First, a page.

The Colombian drug cartel is an entity that has been portrayed and parodied in popular culture for multiple decades. Narcos is one of Netflix’s premiere shows, and Pablo Escobar has been played in high-profile entertainment more times than be counted at this point. While many of these portrayals may be faithful and brutal in their depictions of mid-twentieth century South America’s grip on the drug trade, no piece has ever tackled its impact on the many indigenous tribes that occupied those countries during this time quite like directors Cristina Gallego and Corp Guerra in their newest feature, Birds of Passage.
The film is based off of true stories from the Wayuu tribe, an indigenous people occupying the land in the Guajira Peninsula in northernmost Colombia and Northwest Venezuela. We follow Rapayet as his family and tribe get involved in the trafficking of marijuana at the end of the 1960s, and stay with them until a decade after the story begins, at the end of the 1970s. The scope of this film, therefore, feels novelistic, and epic in scope. We watch characters add and subtract members from their families, as well as characters we are introduced to in the first chapter (in a total of five) grow up into contributing members of the Wayuu people. We really get a sense of how this market changes those at its center. At the beginning, Rapayet is a feisty, hot-headed young man looking for love. The character we see in the film’s last chapter is nearly unrecognizable. The transformation that takes place is similar to that of Walter White in Breaking Bad, which is my favorite television show of all time. Like that series, I had no idea where the story was going to go next. The end of the film, as well as many other climactic ends to the film’s various chapters, very much surprised me in a positive way.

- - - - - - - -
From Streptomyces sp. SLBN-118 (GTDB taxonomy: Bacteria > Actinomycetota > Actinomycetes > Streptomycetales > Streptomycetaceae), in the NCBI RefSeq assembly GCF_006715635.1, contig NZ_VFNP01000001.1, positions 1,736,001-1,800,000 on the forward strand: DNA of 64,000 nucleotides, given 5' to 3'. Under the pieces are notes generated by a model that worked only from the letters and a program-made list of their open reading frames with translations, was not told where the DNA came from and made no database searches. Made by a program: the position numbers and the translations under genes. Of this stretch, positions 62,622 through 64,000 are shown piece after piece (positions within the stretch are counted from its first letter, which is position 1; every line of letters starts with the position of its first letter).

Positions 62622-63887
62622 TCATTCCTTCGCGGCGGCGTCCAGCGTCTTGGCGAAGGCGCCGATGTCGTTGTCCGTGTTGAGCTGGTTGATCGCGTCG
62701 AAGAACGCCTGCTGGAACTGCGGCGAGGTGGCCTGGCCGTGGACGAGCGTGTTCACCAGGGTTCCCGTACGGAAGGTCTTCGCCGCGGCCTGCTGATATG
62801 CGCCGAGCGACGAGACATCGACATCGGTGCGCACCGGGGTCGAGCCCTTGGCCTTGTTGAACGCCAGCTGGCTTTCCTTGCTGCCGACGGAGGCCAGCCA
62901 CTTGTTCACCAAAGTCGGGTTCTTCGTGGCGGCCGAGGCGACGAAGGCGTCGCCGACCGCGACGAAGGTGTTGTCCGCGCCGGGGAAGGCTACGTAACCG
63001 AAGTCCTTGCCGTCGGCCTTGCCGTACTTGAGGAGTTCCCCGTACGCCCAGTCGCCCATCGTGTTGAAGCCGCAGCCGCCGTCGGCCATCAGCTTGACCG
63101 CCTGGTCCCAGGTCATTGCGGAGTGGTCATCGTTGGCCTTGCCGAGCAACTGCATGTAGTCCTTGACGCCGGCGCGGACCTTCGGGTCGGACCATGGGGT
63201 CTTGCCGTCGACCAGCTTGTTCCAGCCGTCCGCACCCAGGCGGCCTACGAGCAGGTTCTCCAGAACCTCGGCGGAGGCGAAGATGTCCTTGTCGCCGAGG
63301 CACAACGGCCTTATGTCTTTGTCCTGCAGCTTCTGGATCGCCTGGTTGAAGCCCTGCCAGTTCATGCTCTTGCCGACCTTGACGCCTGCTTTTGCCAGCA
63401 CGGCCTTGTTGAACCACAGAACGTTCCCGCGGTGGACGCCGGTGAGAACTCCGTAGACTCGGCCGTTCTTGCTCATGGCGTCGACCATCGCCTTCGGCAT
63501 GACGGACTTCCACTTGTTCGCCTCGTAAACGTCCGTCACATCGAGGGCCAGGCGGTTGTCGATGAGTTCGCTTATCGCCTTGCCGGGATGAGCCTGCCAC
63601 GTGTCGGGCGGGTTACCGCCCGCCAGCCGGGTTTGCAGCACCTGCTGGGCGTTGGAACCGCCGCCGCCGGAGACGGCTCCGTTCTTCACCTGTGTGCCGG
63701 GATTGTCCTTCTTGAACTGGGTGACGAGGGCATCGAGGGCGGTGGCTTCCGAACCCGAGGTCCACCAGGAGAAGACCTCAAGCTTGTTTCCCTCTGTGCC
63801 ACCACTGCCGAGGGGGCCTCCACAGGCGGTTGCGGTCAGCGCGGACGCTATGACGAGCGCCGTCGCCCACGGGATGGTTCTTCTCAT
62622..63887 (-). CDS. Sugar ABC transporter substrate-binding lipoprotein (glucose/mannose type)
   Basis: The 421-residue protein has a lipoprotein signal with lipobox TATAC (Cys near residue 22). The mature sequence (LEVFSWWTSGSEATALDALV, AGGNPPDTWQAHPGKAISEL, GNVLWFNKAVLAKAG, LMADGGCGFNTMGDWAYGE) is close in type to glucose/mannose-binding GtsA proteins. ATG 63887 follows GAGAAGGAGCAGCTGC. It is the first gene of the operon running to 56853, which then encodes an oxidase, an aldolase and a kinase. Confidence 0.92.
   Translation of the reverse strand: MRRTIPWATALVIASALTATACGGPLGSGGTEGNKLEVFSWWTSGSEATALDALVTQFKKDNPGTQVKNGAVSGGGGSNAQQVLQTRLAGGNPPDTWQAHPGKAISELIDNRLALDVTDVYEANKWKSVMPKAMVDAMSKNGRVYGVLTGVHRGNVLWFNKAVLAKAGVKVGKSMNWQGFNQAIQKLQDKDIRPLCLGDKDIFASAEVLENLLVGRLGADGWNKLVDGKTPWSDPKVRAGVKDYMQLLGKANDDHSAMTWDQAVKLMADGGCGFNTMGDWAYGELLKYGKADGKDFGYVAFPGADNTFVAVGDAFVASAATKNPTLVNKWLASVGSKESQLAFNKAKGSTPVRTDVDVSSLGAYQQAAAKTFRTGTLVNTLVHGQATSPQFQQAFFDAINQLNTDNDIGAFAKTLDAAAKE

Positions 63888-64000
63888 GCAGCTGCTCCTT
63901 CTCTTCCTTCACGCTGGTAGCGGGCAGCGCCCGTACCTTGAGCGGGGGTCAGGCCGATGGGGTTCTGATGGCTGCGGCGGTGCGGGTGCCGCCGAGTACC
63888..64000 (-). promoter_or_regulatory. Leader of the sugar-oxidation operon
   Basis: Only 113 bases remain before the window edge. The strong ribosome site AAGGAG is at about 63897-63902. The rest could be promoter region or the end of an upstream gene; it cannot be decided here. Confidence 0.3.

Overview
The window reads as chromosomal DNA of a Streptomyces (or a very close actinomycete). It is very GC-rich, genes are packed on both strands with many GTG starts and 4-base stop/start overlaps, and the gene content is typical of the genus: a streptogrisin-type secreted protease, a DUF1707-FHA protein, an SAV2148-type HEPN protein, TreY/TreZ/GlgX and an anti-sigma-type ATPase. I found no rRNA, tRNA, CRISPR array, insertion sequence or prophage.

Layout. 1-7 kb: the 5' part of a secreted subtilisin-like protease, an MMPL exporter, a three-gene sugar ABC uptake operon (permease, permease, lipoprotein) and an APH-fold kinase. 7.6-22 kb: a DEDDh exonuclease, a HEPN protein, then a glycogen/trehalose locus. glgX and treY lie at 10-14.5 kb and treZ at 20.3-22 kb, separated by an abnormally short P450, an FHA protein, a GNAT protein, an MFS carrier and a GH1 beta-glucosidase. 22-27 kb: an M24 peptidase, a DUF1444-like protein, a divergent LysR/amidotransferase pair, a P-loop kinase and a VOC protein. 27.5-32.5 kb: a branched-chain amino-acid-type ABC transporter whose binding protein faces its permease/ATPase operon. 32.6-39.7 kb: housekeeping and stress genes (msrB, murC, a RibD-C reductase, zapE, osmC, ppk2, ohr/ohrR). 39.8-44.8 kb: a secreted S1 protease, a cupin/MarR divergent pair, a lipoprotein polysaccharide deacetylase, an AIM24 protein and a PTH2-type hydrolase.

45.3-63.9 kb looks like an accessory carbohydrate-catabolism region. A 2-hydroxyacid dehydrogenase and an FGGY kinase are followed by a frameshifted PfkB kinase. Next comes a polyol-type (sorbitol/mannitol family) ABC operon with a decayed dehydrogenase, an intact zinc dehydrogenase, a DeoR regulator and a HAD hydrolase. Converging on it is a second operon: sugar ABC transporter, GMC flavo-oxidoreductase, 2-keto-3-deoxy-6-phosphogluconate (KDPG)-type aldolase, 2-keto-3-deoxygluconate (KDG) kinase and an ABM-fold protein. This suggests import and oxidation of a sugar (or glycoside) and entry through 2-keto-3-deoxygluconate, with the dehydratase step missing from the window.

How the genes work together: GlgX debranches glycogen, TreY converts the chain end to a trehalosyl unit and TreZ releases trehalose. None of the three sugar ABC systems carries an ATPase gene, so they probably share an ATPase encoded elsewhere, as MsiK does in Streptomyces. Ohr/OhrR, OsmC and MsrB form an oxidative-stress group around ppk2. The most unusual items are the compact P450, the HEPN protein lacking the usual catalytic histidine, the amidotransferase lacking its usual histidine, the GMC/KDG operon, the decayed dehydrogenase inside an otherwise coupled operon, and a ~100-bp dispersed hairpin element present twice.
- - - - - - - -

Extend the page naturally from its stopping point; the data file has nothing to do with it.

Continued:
Perhaps what is most impressive about the filmmaking on display here is the mixing of three different languages in the screenplay. The Wayuu tribe have their own native language, and this is what is primarily spoken throughout the film. Outside of the tribe, though, we hear traditional Spanish and English intermittently. Speaking three different languages is difficult enough, but knowing how and when to use each one in any specific instance of a screenplay is many times more impressive, from a storytelling standpoint, and speaks to the creative team’s firm hold on this story, and the vision they had for the final product.
The cinematography is appropriately bleak, given the desert setting. Lots of landscape shots help you appreciate just how difficult it is for this tribe to make a decent living in their, frankly, barren soil. As well, the score is incredibly appropriate, but at the same time strange and unsettling. It was used sparingly throughout the over two hour runtime, but this made its appearance more effective overall. As well, the acting complements the entire project, as our lead playing Rapayet must also go back and forth between his indigenous language and the language of the “alijunas,” as his mother-in-law refers to them as constantly throughout the story. Each of these characters are given enough time for the audience to become attached to them, either positively or negatively, and sometimes both. This depth gives Birds of Passage the opportunity to soar, and it is not one that the filmmakers squandered in the slightest.